Gun control is racist. Period.
Such laws spread over the next 200 years. For example, in 1712, South Carolina disqualified slaves from gun ownership on account of their “barbarous, wild, savage natures,” as they could not be “governed by the laws, customs and practices of this Province.” This prohibition aimed to “restrain the disorders, rapines and inhumanity to which they are naturally prone and inclined; and may also tend to the safety and security of the people of this Province and their estates.”
In the aftermath of the ratification of the Constitution, a number of states sought to enact laws spelling out the racial boundaries of gun policy. In 1825, Florida’s “Act to Govern Patrols” provided that white citizens “shall enter into all negro houses and suspected places, and search for arms and other offensive or improper weapons, and may lawfully seize and take away all such arms, weapons, and ammunition.”
So…why bother voting GOP any more?
Vermont on Wednesday raised the age to buy firearms, banned high-capacity magazines and made it easier to take guns from people who pose a threat — the first significant gun ownership restrictions in state history, signed into law by the Republican governor.
It’s a remarkable turnaround for the largely rural state that traditionally has refused to impose restrictions on gun ownership.
Standing on the Statehouse steps, Gov. Phil Scott signed the three bills into law before a crowd of gun rights activists and supporters of gun control.
“This is not the time to do what’s easy, it’s time to do what’s right,” the governor said.
We missed this earlier. You knew this. But let’s all give BJ Campbell (who thinks a lot) our thanks for presenting it so clearly here . . .
These are the tricks being played. The only way to even engage in this dialog rationally is to understand how the tricks work and keep an eye out for them. Especially when reading Vox, Mother Jones, Everytown for Gun Safety, and by transitive property, MSNBC, CNN, and the majority of the Blue Churchsources, who use Everytown and such as blindly trusted sources when they publish their hastily thrown together articles on gun violence in the wake of one of our seemingly semi-annual yet statistically insignificant school shooting incidents.
First it was rocks. Now it’s basically billy clubs. They’re creative in Pennsylvania.
In the wake of the Parkland School shooting, the Millcreek School District armed its 500 teachers with 16-inch baseball bats.
According to Superintendent Bill Hall, the bats were distributed to each teacher, following an in-service training day on how to respond to school shootings.
Hall says the bats are primarily “symbolic” but are now an option for teachers to use should they need to fight back in a shooting.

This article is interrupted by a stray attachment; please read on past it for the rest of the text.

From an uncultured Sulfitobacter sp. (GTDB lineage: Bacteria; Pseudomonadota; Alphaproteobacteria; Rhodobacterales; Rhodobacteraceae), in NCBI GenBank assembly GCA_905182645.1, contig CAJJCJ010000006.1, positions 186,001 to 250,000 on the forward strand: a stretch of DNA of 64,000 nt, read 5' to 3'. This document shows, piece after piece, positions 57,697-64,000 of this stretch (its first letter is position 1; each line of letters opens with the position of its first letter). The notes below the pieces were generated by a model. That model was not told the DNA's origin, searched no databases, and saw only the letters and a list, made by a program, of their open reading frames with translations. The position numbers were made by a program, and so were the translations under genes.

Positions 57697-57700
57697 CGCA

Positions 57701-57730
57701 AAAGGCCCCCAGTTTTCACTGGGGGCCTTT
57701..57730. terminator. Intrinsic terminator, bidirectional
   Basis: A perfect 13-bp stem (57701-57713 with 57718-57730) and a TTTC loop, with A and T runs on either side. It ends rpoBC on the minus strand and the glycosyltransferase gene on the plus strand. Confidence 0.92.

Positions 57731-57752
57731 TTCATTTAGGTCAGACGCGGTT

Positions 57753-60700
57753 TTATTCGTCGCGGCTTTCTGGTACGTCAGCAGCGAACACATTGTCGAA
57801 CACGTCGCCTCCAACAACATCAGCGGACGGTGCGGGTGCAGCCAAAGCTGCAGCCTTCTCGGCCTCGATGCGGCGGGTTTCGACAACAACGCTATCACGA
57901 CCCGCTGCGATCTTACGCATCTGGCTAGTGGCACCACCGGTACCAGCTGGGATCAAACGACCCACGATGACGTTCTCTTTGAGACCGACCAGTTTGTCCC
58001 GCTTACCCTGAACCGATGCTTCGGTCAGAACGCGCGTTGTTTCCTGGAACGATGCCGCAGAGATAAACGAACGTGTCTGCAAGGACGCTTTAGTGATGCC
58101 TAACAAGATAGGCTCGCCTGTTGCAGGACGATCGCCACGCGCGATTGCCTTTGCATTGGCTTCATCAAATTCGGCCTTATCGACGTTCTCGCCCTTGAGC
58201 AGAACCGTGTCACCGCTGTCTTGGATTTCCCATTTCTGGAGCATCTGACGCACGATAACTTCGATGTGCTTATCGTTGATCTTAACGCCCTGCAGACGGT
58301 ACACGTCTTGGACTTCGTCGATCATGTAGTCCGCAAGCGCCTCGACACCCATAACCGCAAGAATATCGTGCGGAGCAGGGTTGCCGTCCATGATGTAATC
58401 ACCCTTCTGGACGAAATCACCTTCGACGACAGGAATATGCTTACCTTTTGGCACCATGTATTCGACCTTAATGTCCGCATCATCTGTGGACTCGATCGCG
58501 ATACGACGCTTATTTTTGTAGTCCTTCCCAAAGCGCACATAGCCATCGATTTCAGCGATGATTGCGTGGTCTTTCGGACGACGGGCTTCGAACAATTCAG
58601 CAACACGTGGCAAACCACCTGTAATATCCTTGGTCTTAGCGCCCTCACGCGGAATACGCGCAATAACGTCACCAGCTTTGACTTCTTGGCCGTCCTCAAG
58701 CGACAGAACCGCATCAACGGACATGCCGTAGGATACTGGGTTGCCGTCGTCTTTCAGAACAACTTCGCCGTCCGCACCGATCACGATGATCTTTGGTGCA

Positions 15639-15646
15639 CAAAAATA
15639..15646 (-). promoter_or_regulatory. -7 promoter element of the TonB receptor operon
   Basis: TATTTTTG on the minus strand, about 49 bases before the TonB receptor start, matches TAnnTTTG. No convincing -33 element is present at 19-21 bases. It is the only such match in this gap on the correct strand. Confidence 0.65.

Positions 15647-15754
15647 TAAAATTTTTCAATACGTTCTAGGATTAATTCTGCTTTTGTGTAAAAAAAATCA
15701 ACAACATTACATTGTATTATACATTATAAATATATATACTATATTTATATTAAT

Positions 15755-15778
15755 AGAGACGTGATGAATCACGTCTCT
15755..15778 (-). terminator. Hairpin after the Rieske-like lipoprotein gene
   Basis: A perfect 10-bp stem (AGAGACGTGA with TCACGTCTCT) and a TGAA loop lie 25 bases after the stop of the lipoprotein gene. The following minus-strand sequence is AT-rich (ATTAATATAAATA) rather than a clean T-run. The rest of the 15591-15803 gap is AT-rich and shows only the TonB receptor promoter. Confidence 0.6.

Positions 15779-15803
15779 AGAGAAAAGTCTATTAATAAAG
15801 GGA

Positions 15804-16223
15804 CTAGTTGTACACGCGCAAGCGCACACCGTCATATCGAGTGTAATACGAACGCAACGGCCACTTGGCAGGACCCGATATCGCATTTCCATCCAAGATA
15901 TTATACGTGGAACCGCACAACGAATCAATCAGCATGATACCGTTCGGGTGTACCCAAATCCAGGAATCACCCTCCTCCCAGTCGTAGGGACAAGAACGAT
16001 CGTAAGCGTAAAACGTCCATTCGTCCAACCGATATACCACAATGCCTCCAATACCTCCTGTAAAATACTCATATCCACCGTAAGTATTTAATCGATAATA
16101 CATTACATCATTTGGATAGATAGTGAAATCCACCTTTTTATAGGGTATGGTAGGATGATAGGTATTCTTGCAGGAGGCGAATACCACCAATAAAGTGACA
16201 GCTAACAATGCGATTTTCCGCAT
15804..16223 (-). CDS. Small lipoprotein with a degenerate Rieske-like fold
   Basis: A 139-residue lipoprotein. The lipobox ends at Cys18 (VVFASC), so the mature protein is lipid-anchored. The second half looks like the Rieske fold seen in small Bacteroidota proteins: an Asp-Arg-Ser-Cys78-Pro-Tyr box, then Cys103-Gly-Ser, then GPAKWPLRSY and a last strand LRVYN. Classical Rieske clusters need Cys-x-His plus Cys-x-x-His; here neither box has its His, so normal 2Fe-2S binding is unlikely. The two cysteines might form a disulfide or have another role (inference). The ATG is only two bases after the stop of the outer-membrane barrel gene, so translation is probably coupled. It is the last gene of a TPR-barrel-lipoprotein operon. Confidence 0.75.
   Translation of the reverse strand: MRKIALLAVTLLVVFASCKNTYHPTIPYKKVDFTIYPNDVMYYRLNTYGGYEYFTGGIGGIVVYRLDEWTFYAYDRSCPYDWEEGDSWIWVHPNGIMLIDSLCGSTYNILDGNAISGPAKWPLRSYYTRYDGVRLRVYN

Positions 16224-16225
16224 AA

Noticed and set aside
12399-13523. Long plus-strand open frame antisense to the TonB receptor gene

The bats will be locked up in each classroom and kept in the offices in the district’s 10 school buildings.
Because symbolism is wonderfully effective in the face of flying lead. Though it’s better than anyone from the Broward County Sheriff’s department.
The new PepperBall® TCPTM is 7.5 inches in length and weighs approximately 21 ounces. It is designed to be worn comfortably on a law enforcement officer’s belt and can be quickly reloaded with a six round magazine.
The TCPTM is capable of firing the standard PepperBall® round or extended-range VXR projectiles. The PepperBall® round projectiles can be used for direct impact out to 60 feet and the extended-range VXR projectiles can be used for direct impact out to 150 feet. The TCPTM can be used for even longer ranges when deploying PepperBalls to saturate an area with PAVA powder.
The TCPTM can use either CO2 or nitrogen as a power source, allowing it to function properly in extreme cold weather conditions.
OK, who saw that one coming? . . .
In a conversation last week with Recode’s Kara Swisher and MSNBC’s Chris Ayes, (Apple CEO Tim) Cook addressed the NRA TV controversy by invoking the necessity of protecting free speech.
“Democracy without discourse is not a democracy,” the Apple CEO said.
Cook admitted to disliking the NRA’s “tactics” and “positions” – “Some of the things they’ve said are unbelievably distasteful,” he said – but stressed the importance of representing the NRA “point of view,” as well as the “alternate point of view,” on the Apple streaming service.
After Sandy Hook This Mom Started a Grassroots Movement Against Gun Violence That’s Spread to All 50 States
Drop ‘violence’ in that headline and you’ve got it . . .
I started all this when I was almost 42. Now, I’m 47. The past 5 years have gone by in a blink. The truth is, I don’t even recognize the person I was when I began Moms Demand Action. It’s been life-changing. I’ve learned to be so grateful for the talent and time of other people. The best part of this job is when I make thank you calls to survivors of gun violence who’ve turned to activism, which I do every week. I can’t help but tear up each time. These people are helping to save the lives of strangers.
Is anyone at the IRS paying attention? . . .
The North Carolina Council of Churches plans to put up a billboard on a local interstate in the coming days, and it expects the sign to attract some attention.
The message? That the Second Commandment – that no idol shall be worshiped – supersedes the Second Amendment that gives citizens the right to bear arms.
The billboard is expected to go up near Mebane on I-40/85 next week, and remain up for a month.
“There’s no reason for an Australian hunter to have a semi-automatic rifle for pest animal control with a 30-round magazine” pic.twitter.com/BSWYOLWZKC
— AusGov GunFacts™ (@AusGovGunFacts) April 11, 2018